3 Ways to Contact Poison Control
Dr. Kelly Johnson-Arbor is board certified in Emergency Medicine, Medical Toxicology, and Undersea and Hyperbaric Medicine. Currently, she serves as the medical director of hyperbaric medicine at MedStar Georgetown University Hospital in Washington, DC. She is co-medical director of National Capital Poison Center. Below Dr. Johnson Arbor shares expertise on how parents can avoid poisons and also the ways to contact Poison Control such as through The Poison Control App if needed.
Best Advice from Dr. Johnson-Arbor
Below are Dr. Johnson-Arbor’s best pieces of advice for anyone with children in their care.
Older infants and toddlers love to explore their surroundings, and this is natural and normal behavior for young children. Because of this, it’s very important for parents and caregivers to keep all potentially dangerous substances up, away, and out of sight of young children. Even common household products that appear harmless, such as a box of baking soda left on a countertop or a tube of toothpaste stored on the bathroom sink, can be poisonous if swallowed by young children. Babies and toddlers are smart and can often open even child-proof containers, so there is no substitution for adult supervision and vigilance!
Even though we try to be as careful as possible as parents, accidental exposures to poisonous products occur every day. When this happens, Poison Control is available for free, confidential, and expert advice. Parents and caregivers should prepare for possible poisoning emergencies by having the contact information for Poison Control readily available. Here are the 3 ways to do that:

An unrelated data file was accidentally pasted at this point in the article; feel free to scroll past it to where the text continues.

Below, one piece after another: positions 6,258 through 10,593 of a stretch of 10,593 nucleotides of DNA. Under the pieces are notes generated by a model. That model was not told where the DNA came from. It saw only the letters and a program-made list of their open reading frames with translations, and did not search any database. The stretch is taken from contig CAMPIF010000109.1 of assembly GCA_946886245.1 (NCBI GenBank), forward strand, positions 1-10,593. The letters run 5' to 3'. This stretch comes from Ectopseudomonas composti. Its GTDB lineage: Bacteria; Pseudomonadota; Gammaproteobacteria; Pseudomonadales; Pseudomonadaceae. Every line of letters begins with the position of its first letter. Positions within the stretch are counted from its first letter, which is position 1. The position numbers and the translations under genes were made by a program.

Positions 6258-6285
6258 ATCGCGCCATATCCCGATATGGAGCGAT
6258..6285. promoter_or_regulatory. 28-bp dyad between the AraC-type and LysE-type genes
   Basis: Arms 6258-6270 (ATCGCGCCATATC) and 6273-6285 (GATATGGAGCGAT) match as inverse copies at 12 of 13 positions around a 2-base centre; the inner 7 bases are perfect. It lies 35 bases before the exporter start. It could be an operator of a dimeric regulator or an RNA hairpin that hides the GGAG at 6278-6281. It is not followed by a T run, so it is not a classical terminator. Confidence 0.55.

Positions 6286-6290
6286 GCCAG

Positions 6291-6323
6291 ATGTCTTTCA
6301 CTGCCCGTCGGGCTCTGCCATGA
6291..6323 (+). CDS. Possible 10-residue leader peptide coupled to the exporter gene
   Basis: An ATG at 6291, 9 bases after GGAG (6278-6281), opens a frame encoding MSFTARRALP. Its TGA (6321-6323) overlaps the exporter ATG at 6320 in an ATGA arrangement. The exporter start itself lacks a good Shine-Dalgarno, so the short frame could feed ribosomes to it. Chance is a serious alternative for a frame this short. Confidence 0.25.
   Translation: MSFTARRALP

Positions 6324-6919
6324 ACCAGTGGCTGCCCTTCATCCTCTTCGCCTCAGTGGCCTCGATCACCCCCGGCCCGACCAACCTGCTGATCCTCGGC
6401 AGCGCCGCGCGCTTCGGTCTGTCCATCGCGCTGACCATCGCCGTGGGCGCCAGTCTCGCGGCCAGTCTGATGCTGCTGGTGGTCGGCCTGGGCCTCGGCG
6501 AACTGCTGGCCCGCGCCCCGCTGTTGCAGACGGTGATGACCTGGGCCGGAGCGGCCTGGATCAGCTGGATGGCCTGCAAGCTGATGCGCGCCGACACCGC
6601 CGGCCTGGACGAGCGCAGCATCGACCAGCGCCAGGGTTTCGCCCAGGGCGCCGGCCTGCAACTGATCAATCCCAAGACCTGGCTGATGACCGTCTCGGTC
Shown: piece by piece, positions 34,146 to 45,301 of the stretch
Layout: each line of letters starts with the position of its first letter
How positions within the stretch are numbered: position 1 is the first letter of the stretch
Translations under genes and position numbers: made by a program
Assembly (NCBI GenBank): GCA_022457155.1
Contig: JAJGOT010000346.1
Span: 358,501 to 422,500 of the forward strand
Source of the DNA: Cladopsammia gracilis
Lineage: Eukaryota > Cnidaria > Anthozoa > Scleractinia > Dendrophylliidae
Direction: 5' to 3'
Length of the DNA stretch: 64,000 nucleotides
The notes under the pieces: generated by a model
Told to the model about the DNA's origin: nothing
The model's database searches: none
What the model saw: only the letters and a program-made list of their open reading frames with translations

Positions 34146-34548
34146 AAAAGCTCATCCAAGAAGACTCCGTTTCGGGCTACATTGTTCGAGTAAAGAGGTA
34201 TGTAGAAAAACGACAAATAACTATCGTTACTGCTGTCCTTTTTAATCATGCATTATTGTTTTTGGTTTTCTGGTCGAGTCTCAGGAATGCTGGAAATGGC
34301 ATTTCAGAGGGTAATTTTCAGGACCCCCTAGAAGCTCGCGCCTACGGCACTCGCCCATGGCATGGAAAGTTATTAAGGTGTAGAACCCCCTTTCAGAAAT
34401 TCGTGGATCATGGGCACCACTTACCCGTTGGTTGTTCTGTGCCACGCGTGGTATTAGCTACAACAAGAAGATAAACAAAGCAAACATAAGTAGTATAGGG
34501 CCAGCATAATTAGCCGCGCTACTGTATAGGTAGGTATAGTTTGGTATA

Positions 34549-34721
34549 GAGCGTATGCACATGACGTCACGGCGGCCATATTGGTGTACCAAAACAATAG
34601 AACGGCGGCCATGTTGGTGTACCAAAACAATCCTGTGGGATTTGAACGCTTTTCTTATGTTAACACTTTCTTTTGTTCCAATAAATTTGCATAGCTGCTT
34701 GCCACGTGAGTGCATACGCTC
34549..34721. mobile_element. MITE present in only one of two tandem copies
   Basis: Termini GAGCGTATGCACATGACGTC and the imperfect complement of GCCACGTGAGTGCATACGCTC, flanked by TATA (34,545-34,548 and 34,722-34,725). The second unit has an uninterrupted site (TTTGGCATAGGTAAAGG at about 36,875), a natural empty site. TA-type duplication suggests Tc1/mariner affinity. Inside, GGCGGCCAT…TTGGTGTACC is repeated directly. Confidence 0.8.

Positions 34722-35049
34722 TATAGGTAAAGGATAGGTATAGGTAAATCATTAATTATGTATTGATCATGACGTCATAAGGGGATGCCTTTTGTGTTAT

How to Contact Poison Control
- Download the free POISONCONTROL app to your smartphone
- Bookmark the website www.poison.org – bonus- they post safety tips every day!
- Save the toll-free phone number for Poison Control (1-800-222-1222) on your list of phone contacts.
Here are 2 more resources parents and caregivers should have on hand for emergencies: Choking First Aid for Infants and Must Know First Aid Skills.
In addition to babyproofing your own home, don’t forget to baby and child proof caregivers’ homes as well. The holidays are such a busy time, but when traveling for the holidays with kids and babies, take time to make sure the destination is safe.
There’s no substitute for keeping a watchful eye on your child and this is not an exhaustive safety list, but here are 8 holiday-specific tips to help when visiting a home that may not be already baby proofed:
- Bring outlet covers.
- Put medications/hazardous items out of reach.
- Tie up cords.
- Gate stairways.
- Take care around pets.
- Watch out for boiling pots & hot items while cooking.
- Be sure there’s a flat, safe sleeping area for baby.
- Put the Poison Control number in your contacts.
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